“The aspects of things that are most important for us are hidden because of their simplicity and familiarity.” – Ludwig Wittgenstein
I am Carl Dyke, a professor of History at Methodist University in Fayetteville, NC, USA. For years I’ve asked students to write journals in my classes. The idea, I tell them, is to leave a total reflective record of content, process and experience that would be a helpful primary source for historians of the future trying to understand life and education in the early 21st century.
The good ones help me a great deal to understand how my classes work for the students, to reflect on what we want to accomplish, and to further develop the ongoing experiment in social learning that all my classes are part of. And so I’ve always somewhat idly thought that I should keep such a journal myself, to fill in my perspectives as well. Until now, this project has always been the one more thing I didn’t quite have time and headspace for. But the pressures of formal evaluation and assessment are growing, and rather than get stuck with some kind of narrow, vacuous quantitative instrument, I’ve finally decided to keep this journal, aspiring to the sort of richly detailed qualitative account that might actually capture some of the complexity of the teaching and learning project as I see it.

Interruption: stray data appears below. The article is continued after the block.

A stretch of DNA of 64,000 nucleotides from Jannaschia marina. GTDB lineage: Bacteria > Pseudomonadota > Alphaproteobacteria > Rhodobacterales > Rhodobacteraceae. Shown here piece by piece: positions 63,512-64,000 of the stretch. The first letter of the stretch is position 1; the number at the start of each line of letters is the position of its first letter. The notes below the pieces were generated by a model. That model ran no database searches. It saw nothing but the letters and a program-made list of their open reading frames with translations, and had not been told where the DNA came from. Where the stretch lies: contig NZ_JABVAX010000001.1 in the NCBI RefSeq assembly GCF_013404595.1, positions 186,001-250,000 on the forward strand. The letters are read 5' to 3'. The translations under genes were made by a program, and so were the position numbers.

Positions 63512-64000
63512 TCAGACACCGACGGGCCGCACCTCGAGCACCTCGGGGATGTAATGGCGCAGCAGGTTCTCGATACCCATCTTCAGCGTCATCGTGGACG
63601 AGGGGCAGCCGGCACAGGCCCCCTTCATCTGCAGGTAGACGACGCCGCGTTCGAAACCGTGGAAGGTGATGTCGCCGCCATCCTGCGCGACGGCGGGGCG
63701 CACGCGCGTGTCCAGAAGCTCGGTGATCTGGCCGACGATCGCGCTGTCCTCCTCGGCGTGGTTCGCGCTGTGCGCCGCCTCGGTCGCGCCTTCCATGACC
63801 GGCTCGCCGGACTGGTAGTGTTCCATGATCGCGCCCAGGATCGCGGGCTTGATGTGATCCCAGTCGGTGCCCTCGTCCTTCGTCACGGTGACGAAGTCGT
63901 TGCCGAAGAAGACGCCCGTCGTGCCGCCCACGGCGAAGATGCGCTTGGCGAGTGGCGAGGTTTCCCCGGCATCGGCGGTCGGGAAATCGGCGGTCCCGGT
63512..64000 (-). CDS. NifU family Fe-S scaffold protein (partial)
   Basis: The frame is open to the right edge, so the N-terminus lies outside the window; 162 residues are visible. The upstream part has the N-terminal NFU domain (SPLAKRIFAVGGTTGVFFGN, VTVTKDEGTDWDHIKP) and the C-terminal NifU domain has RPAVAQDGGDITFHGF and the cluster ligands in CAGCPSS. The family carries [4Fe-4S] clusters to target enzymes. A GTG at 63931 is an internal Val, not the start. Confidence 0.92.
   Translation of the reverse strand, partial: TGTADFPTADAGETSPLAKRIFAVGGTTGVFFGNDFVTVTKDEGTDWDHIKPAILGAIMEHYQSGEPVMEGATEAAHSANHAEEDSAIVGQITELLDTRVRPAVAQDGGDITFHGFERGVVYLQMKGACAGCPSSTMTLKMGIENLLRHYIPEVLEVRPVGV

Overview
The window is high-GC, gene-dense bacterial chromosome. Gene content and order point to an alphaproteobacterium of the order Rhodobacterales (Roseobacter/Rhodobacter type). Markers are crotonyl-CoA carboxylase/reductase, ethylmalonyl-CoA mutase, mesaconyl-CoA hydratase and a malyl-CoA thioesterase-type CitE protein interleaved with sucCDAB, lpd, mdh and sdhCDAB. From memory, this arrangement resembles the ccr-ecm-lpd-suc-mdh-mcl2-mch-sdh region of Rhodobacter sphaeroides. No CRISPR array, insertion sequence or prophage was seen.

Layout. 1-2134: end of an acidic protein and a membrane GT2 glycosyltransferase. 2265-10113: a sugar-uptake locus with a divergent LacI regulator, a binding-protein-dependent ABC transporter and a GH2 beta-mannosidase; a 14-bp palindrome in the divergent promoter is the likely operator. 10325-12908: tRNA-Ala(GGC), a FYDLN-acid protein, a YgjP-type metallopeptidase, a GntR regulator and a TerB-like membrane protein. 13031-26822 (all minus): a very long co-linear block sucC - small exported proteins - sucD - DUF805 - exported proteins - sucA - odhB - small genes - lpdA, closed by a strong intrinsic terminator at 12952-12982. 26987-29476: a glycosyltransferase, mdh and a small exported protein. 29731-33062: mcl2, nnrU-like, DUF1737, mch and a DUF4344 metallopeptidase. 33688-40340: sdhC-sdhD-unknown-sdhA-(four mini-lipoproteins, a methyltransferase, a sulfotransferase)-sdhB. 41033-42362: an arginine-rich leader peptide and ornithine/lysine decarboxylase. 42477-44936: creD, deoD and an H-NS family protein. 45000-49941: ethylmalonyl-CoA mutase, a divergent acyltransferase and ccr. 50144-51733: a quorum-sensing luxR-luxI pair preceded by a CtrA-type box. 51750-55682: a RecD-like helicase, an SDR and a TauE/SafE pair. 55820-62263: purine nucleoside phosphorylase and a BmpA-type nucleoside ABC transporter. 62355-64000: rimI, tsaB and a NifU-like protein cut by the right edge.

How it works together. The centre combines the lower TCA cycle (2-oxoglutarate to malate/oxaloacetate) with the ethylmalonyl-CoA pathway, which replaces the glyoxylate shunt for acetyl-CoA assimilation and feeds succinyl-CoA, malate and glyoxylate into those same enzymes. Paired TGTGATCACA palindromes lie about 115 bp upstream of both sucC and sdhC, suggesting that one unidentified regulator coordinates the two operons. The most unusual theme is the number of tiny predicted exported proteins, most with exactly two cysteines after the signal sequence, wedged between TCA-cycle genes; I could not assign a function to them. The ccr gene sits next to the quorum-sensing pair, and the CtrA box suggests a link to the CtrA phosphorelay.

Inevitably this journal will contain discussions of specific classes and sometimes specific students. I will mask these as best I’m able, recognizing that participants may well be able to reconstruct the identifying details. More to the point, I will write with all possible care and generosity toward everyone concerned. The project of this journal is understanding, not judgment. I welcome comment that keeps this basic ethic in mind.
Note: This is the first post for the new blog Attention Surplus. All earlier posts are imported from my main blog, Dead Voles.